"You get used to it. You got to do what you got to do. It's got to get done so you got to be out here," he said.
As for attendees, Gonda said even though tens of thousands are expected to attend, today they expect a lower turn out.
"We'll probably be challenged today with the heat. Typically in the past, I've been doing this for 35 years, when we have days like this people will usually come out later in the evening," he said.
The festival goes through the weekend. Admission for Eyes to the Skies is $10 and children 8-years-old and younger are free.
Lisle residents get free admission up until 3 p.m. with valid I.D. with Lisle address.
COOLING CENTERS AND HOT WEATHER RESOURCES
CLICK HERE for an interactive map to find a Cooling Center near you in Illinois.
CLICK HERE to see the cooling centers for Gary, Indiana
The Illinois Tollway began round-the-clock hot weather patrols Friday in order to locate and assist stranded drivers in the dangerously high temperatures. If you need motorist assistance, call *999 from a cell phone and note the roadway and direction of travel, as well as the nearest milepost or crossroad. Stranded motorists should turn on emergency lights and remain in their vehicle until help arrives.
Oases along the tollway serve as cooling centers for motorists. Click here for a list of oases on Illinois Tollawys.
PROTECTING PETS FROM EXCESSIVE HEAT
The excessive heat isn't just challenging for people, pets are also affected.
The Chicago Veterinary Medical Association (CVMA) has issued several tips for dogs and cats in hot weather.
First and foremost, never leave a pet inside a vehicle-even in the shade with the windows open. Dogs and cats don't sweat, they pant. The CVMA says that sometimes they are unable to pant fast enough to cool down.
Always provide cold water and a portable bowl when you're out with your pet.
While exercise and walks are great for dogs, don't force them to run around after a meal in hot, humid weather. Also, try to exercise and walk pets early in the morning or later in the day when it's not as hot.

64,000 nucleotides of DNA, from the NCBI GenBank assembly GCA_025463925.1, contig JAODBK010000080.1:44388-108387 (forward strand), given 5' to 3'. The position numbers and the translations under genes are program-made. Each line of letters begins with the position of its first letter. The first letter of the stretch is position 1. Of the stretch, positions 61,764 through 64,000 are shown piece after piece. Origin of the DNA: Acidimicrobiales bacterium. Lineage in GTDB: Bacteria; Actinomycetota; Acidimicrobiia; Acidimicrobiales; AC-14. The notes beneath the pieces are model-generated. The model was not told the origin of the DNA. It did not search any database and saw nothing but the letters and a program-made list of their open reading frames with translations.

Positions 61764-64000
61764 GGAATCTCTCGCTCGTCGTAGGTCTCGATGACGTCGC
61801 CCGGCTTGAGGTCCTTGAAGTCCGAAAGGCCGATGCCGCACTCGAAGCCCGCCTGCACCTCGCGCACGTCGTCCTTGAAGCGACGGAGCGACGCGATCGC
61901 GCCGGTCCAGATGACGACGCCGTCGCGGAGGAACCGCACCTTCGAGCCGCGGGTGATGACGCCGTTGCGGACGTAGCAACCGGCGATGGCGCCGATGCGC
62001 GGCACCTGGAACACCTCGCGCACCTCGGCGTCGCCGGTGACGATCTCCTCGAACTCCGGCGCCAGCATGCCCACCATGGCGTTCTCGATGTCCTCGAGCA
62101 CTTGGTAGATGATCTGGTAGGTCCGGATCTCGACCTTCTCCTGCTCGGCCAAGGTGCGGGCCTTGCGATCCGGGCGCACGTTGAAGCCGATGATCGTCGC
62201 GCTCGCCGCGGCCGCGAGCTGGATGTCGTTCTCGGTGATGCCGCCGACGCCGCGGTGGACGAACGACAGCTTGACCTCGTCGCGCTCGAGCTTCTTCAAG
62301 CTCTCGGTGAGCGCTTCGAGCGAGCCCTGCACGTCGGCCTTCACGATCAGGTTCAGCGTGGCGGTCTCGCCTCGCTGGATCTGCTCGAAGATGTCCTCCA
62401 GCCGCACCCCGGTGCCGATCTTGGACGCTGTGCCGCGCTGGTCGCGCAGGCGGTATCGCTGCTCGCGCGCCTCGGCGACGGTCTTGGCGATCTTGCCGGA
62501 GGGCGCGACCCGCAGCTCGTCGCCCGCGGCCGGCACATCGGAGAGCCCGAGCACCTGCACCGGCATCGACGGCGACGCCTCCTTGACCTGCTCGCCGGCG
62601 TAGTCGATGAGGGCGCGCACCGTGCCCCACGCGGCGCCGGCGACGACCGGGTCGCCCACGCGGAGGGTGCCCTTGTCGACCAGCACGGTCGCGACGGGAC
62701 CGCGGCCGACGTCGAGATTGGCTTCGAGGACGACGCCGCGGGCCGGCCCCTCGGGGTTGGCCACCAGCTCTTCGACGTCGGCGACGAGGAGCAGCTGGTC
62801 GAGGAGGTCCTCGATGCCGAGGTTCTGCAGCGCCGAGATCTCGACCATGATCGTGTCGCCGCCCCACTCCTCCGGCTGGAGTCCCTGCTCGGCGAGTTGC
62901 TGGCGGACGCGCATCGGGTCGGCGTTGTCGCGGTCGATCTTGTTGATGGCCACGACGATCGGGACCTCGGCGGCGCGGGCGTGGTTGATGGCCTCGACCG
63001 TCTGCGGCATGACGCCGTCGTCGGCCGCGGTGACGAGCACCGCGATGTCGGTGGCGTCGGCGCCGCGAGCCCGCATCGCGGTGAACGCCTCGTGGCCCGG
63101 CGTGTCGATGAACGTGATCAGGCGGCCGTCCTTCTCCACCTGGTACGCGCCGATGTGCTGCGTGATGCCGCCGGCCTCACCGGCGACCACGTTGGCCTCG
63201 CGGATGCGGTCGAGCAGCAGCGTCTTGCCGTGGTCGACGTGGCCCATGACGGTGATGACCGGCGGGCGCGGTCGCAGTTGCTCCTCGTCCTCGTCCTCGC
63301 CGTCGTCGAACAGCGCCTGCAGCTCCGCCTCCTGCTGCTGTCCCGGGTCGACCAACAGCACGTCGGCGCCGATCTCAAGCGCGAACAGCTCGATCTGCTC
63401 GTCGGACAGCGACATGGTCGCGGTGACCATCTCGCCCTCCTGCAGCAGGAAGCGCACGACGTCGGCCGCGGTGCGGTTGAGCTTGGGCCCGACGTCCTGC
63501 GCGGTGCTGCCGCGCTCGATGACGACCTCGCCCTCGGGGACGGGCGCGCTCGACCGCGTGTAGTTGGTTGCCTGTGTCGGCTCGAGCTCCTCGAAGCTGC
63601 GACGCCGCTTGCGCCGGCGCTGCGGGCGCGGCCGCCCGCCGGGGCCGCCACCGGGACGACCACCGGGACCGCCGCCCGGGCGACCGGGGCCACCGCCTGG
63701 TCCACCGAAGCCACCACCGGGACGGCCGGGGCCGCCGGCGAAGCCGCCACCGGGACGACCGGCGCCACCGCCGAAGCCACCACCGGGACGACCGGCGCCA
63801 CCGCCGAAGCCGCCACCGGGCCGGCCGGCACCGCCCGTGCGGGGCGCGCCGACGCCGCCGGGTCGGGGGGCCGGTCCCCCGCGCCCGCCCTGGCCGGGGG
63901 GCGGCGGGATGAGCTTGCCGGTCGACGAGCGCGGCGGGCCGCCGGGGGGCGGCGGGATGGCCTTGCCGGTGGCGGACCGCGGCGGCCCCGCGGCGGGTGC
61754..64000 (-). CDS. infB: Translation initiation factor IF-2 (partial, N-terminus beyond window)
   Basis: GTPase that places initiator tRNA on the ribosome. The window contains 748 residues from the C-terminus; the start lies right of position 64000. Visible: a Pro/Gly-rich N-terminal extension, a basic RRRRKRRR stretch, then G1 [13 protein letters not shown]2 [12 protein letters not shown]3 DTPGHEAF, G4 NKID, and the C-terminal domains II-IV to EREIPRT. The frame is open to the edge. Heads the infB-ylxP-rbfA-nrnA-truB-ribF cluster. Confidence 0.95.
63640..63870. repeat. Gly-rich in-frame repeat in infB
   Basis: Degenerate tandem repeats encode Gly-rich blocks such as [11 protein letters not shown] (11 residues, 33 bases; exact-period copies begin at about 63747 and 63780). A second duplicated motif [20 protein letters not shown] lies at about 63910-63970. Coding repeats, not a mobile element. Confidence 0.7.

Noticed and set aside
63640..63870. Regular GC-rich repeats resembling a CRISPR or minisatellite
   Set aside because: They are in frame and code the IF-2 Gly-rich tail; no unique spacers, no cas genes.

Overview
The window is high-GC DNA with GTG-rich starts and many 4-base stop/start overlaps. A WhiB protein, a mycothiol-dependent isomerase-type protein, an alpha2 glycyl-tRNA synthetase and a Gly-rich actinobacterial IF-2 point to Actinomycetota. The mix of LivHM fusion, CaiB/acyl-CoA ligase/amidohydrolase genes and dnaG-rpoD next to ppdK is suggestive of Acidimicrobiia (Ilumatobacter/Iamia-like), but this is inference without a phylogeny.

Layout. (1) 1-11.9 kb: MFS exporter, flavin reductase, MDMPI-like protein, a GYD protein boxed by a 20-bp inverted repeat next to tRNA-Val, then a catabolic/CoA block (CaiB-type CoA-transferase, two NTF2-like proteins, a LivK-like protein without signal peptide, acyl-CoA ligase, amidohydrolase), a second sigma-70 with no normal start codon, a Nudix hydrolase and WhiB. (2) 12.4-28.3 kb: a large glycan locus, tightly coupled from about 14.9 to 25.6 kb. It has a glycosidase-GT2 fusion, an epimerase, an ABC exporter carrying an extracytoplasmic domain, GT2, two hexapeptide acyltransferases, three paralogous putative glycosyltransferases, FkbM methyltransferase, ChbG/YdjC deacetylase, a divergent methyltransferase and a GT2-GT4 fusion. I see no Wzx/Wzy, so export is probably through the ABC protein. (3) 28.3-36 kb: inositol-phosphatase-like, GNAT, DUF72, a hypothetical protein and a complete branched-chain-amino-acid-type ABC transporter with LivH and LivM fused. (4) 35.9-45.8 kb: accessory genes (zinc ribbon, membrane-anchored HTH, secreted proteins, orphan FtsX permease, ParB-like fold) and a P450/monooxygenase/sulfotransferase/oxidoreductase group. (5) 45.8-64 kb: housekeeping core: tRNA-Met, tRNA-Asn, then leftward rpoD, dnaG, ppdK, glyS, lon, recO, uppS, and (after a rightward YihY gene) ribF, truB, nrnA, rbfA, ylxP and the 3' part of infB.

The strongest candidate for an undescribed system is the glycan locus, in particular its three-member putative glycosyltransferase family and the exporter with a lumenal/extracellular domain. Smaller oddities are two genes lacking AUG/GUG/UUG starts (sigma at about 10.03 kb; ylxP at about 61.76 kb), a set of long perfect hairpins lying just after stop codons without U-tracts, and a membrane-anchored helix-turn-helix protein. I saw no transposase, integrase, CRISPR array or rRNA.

Dogs' paw pads are sensitive to heat and can burn. Don't make your pooch stand on hot asphalt for long periods of time and watch for signs of discomfort.
The CVMA recommends keeping cats indoors during extreme heat and providing lots of shade for pets that spend time outside. Older and overweight animals should be kept indoors in a cool, ideally air-conditioned, room.
Dogs with long, heavy coats should be trimmed to approximately one-inch according to the CVMA. However, the association also cautions against shaving fur all the way down to the skin and exposing pets to possible sunburn. Pets are not immune from skin cancer, so keep an eye out for any changes in skin color, too.
An Excessive Heat Watch means that a prolonged period of high temperatures is expected. The combination of high temperatures and high humidity will combine to create a dangerous situation in which heat illnesses are possible. Drink plenty of fluids...stay in an air-conditioned room...stay out of the sun...and check up on relatives and neighbors. Take extra precautions...if you work or spend time outside. When possible...reschedule strenuous activities to early morning or evening. Know the signs and symptoms of heat exhaustion and heat stroke. Wear light weight and loose fitting clothing when possible and drink plenty of water. To reduce risk during outdoor work...the occupational safety and health administration recommends scheduling frequent rest breaks in shaded or air conditioned environments. Anyone overcome by heat should be moved to a cool and shaded location. Heat stroke is an emergency...call 9 1 1.
An Excessive Heat Warning means that a prolonged period of dangerously hot temperatures will occur. The combination of hot temperatures and high humidity will combine to create a dangerous situation in which heat illnesses are likely. Drink plenty of fluids...stay in an air-conditioned room...stay out of the sun... and check up on relatives and neighbors. Young children and pets should never be left unattended in vehicles under any circumstances. This is especially true during warm or hot weather when car interiors can reach lethal temperatures in a matter of minutes.